EducationScience - Technology

Margaret Ellen Mayo Tolbert

Margaret Ellen Mayo Tolbert lost both her parents while growing up, but with support from her grandmother and mentors, she graduated as valedictorian from East Suffolk High School. One of the few women studying chemistry at Tuskegee Institute (later Tuskegee University), she earned a bachelor of science degree in 1967. She went on to receive a master of science degree in analytical chemistry from Wayne State University and a doctorate in biochemistry from Brown University.

In 1979 Tolbert became the first woman to direct Tuskegee’s Carver Research Foundation, a position that allowed her to travel to affiliated institutions in Africa. She later entered government service and in 1994 became director of the Division of Educational Programs at the U.S. Department of Energy’s Argonne National Laboratory. Two years later she became the first African American and the first woman named the director of a Department of Energy laboratory (New Brunswick Laboratory). Tolbert was a senior advisor at the National Science Foundation, where she managed science and technology centers at major universities, and also worked to increase diversity in science and technology from 2002 until her retirement in 2011.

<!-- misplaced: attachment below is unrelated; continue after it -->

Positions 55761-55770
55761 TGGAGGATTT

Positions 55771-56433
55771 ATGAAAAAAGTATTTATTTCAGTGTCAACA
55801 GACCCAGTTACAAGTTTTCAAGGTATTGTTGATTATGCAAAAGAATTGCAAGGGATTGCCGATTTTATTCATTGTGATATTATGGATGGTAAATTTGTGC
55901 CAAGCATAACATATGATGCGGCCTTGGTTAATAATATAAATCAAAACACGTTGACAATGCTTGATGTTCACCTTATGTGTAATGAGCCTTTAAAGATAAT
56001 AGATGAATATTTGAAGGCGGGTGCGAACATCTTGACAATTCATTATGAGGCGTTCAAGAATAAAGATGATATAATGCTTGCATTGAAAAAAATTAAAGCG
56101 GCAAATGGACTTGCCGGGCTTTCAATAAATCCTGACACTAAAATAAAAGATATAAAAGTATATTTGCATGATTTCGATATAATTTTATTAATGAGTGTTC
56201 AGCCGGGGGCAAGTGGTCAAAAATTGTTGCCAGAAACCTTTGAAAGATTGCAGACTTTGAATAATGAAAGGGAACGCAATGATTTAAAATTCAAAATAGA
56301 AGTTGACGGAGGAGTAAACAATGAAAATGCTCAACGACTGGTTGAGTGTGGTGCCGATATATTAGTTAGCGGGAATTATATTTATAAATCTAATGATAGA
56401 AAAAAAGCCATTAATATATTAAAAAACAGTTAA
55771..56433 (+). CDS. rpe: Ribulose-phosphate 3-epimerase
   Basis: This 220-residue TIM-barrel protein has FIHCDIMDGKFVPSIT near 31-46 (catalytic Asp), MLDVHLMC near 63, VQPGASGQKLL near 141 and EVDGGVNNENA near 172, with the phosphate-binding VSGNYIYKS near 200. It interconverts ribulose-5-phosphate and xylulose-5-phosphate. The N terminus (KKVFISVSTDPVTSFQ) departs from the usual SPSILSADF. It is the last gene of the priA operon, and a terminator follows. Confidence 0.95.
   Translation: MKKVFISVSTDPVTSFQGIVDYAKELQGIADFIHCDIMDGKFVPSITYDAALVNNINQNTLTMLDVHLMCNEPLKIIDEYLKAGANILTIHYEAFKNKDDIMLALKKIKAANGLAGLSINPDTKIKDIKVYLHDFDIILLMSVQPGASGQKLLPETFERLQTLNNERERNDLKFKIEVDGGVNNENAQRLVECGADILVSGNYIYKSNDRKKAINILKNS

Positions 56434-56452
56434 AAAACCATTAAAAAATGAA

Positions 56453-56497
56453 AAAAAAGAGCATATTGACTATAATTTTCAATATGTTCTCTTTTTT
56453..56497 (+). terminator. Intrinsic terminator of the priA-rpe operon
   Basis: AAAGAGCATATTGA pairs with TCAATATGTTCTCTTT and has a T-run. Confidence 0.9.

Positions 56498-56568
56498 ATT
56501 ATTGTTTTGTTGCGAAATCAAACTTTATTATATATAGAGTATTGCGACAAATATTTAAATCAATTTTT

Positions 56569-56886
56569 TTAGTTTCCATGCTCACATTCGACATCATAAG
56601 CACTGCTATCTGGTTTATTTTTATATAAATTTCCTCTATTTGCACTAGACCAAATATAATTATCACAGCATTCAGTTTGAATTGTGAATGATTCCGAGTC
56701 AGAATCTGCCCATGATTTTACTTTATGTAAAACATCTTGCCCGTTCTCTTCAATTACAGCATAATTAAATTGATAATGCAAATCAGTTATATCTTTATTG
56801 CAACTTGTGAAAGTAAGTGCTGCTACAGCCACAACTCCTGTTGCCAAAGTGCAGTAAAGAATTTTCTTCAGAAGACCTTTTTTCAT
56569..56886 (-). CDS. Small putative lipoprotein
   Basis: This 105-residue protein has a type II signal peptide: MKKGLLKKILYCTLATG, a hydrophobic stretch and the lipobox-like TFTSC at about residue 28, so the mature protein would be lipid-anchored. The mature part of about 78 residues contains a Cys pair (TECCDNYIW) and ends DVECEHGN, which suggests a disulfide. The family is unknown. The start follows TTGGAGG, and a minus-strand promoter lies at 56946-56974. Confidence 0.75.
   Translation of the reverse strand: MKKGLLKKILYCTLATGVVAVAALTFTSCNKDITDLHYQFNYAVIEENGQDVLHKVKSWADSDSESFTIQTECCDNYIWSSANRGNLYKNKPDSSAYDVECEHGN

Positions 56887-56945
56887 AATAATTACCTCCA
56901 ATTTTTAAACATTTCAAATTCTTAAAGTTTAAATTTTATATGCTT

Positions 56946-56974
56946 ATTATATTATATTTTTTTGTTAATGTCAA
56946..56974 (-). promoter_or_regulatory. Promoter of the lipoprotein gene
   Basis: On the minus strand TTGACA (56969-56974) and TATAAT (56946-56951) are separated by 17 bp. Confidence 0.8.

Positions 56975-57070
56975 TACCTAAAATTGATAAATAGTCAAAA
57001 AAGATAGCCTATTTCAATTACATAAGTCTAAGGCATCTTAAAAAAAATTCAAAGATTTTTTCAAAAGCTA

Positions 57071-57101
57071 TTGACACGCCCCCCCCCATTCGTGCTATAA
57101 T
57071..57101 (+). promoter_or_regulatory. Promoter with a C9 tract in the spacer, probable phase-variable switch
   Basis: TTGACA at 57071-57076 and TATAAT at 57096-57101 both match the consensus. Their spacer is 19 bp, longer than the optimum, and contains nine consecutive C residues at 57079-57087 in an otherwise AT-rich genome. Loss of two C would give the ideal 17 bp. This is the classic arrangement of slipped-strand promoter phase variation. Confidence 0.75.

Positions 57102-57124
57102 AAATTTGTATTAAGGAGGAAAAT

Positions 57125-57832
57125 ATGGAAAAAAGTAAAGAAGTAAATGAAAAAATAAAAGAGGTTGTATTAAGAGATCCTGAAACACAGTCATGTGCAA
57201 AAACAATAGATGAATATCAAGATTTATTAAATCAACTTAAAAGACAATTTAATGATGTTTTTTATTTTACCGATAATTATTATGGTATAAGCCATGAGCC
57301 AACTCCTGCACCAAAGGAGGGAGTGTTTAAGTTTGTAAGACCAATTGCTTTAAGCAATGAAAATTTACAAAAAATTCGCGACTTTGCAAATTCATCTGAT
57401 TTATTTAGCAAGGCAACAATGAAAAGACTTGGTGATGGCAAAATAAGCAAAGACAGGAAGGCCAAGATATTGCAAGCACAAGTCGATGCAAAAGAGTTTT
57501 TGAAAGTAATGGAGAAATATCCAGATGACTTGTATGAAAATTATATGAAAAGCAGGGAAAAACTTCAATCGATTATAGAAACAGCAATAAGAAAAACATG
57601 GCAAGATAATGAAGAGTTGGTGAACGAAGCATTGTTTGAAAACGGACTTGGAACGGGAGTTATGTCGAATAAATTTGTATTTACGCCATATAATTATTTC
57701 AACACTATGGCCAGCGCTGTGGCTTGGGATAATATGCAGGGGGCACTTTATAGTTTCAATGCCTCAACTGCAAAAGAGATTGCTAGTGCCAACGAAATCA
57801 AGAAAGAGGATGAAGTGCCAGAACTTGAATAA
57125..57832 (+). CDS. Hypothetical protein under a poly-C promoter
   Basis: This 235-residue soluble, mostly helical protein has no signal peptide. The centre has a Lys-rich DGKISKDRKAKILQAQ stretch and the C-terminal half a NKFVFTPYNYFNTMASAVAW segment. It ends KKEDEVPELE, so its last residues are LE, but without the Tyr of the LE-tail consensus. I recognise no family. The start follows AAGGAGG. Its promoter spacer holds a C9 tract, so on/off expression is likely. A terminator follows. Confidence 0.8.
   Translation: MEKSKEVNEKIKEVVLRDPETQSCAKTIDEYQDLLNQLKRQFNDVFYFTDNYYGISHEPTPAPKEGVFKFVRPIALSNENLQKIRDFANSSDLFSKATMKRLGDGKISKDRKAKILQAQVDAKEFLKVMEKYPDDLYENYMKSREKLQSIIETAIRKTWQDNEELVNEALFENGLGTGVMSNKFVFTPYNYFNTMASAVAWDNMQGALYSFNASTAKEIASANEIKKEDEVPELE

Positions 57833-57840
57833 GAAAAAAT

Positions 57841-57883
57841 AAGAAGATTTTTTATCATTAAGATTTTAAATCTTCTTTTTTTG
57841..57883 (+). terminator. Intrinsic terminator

Tolbert has received numerous honors, including Tuskegee’s George Washington Carver Distinguished Service Award in 2007. She was named a Fellow of the American Association for the Advancement of Science in 1988. The author of numerous scientific papers, she also published her memoir, Resilience in the Face of Adversity: A Suffolkian’s Life Story (2015), in which she affirms the human ability to survive the unexpected, rally against adversity, and charge ahead on a path to personal accomplishment.

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